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ATLAS dives deeper into di-Higgs

By combining multiple Higgs boson pair studies, physicists are closer to finding out how the particle interacts with itself, providing clues to the stability of the Universe


Higgs Candidates,Proton Collisions,Event Displays,Physics,ATLAS
An event display of a di-Higgs candidate event taken in 2017. (Image: ATLAS collaboration/CERN)

Remember how difficult it was to find one Higgs boson? Try finding two at the same place at the same time. Known as di-Higgs production, this fascinating process can tell scientists about the Higgs boson self-interaction. By studying it, physicists can measure the strength of the Higgs boson’s “self-coupling”, which is a fundamental aspect of the Standard Model that connects the Higgs mechanism and the stability of our Universe.

Searching for di-Higgs production is an especially challenging task. It’s a very rare process, about 1000 times rarer than the production of a single Higgs boson. During the entire Run 2 of the Large Hadron Collider (LHC), only a few thousand di-Higgs events are expected to have been produced in ATLAS, compared with the 40 million collisions that happened every second. So how can physicists find these rare needles in the data haystack? One way to make it easier to look for di-Higgs production is to search for it in multiple places. By looking at the different ways di-Higgs can decay (decay modes) and putting them together, physicists are able to maximise their chances of finding and studying di-Higgs production.

Researchers at the ATLAS collaboration have now released the most sensitive search for di-Higgs production and self-coupling yet, achieved by combining five di-Higgs studies of LHC Run 2 data. This new result is their most comprehensive search so far, covering over half of all possible di-Higgs events in ATLAS.

The five individual studies in this combination each focused on different decay modes, each of which has its pros and cons. For example, the most probable di-Higgs decay mode is into four bottom quarks. However, Standard Model QCD processes are also likely to create four bottom quarks, making it difficult to differentiate a di-Higgs event from this background process. The di-Higgs decay to two bottom quarks and two tau leptons has moderate background contamination but is five times less common and has neutrinos that escape undetected, complicating physicists’ ability to reconstruct the decay. The decay to multiple leptons, while not too rare, has complex signatures. Other di-Higgs decays are even more rare, such as the decay to two bottom quarks and two photons. This final state accounts for only 0.3% of total di-Higgs decays but has a cleaner signature and much smaller background contamination.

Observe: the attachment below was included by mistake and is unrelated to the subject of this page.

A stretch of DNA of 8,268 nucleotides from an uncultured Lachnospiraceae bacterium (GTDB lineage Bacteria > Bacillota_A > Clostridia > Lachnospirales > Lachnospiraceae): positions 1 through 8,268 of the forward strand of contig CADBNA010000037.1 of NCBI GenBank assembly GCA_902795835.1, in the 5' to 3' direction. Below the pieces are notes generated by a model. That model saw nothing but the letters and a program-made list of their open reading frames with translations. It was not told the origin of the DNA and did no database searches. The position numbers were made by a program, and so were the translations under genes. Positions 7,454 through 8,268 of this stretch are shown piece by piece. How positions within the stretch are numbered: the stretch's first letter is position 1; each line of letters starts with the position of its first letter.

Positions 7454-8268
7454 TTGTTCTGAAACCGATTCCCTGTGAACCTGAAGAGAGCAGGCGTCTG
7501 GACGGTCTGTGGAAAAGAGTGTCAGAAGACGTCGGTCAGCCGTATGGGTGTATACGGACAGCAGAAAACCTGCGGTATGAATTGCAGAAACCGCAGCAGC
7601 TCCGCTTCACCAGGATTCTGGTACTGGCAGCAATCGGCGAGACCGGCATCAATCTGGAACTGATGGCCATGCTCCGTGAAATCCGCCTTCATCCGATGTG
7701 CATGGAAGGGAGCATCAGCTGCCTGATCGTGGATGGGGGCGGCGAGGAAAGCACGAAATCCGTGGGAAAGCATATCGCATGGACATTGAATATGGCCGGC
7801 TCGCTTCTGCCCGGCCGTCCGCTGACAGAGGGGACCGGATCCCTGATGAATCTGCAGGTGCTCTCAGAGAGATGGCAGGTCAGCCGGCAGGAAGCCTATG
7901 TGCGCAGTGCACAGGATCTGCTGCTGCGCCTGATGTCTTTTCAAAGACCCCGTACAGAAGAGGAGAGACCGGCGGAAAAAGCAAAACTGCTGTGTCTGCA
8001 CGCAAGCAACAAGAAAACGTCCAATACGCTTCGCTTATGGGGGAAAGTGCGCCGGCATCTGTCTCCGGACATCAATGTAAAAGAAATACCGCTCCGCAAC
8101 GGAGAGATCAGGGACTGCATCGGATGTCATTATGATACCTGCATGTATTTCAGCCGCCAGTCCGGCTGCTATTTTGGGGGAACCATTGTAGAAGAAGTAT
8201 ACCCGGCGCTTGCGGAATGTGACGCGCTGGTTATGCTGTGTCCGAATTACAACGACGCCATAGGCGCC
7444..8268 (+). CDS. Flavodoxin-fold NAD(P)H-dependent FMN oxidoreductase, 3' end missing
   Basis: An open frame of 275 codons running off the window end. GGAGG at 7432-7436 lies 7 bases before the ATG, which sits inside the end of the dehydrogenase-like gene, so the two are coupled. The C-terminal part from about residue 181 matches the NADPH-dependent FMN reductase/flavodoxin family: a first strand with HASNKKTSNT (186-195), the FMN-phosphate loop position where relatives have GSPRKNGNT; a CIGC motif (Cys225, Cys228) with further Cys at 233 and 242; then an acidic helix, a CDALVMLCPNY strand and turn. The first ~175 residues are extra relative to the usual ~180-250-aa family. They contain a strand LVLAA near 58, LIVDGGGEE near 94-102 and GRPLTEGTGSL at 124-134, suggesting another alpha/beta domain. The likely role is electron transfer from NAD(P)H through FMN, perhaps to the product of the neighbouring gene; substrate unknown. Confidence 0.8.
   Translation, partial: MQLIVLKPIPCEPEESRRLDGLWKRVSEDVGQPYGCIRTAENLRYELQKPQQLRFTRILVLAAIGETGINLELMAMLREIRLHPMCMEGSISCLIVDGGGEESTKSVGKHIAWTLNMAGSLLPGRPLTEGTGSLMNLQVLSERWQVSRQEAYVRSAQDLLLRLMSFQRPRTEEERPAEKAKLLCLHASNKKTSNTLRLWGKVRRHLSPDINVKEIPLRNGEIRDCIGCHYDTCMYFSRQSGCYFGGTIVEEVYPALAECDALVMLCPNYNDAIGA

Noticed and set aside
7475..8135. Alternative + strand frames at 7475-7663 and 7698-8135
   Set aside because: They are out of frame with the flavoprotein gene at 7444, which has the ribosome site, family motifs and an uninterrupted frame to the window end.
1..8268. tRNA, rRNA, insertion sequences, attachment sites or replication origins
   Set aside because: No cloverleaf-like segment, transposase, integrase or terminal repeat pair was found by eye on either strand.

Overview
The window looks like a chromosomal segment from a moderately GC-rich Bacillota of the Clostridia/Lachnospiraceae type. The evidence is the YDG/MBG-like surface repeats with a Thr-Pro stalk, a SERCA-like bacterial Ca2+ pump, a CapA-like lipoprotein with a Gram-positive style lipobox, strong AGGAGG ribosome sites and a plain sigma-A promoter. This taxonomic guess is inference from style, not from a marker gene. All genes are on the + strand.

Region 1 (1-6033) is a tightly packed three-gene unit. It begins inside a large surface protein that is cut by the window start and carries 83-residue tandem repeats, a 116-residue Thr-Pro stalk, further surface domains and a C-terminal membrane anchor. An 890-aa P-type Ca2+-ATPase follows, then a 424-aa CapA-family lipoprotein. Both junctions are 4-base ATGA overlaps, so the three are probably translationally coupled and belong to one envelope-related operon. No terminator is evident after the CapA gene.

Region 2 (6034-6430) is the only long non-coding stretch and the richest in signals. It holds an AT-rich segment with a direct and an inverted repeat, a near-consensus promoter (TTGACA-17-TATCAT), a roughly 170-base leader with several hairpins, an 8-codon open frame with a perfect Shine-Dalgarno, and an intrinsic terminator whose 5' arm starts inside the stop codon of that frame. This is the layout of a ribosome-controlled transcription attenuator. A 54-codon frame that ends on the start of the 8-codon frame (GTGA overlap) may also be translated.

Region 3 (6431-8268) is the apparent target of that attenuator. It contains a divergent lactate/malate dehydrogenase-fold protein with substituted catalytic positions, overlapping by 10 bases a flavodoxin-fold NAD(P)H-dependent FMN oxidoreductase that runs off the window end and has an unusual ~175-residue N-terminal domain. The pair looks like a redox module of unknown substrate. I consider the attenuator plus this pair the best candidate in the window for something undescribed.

By combining the results from searches for each of these decays, the researchers were able to find that the probability that two Higgs bosons are produced excludes values more than 2.9 times the Standard-Model prediction. This result is at 95% confidence level, with an expected sensitivity of 2.4 (assuming that this process is not present in nature). They were also able to provide constraints on the strength of the Higgs boson self-coupling, achieving the best-yet sensitivity on this important observable. They found that the magnitude of the Higgs self-coupling constant and the interaction strength of two Higgs bosons and two vector bosons are consistent with Standard Model predictions.

This combined result sets a milestone in the study of di-Higgs production. Now, ATLAS researchers have set their sights on data from the ongoing LHC Run 3 and upcoming High-Luminosity LHC operation. With this data, physicists may be able to observe the elusive Higgs-boson-pair production at last.

Read more:

ATLAS Briefing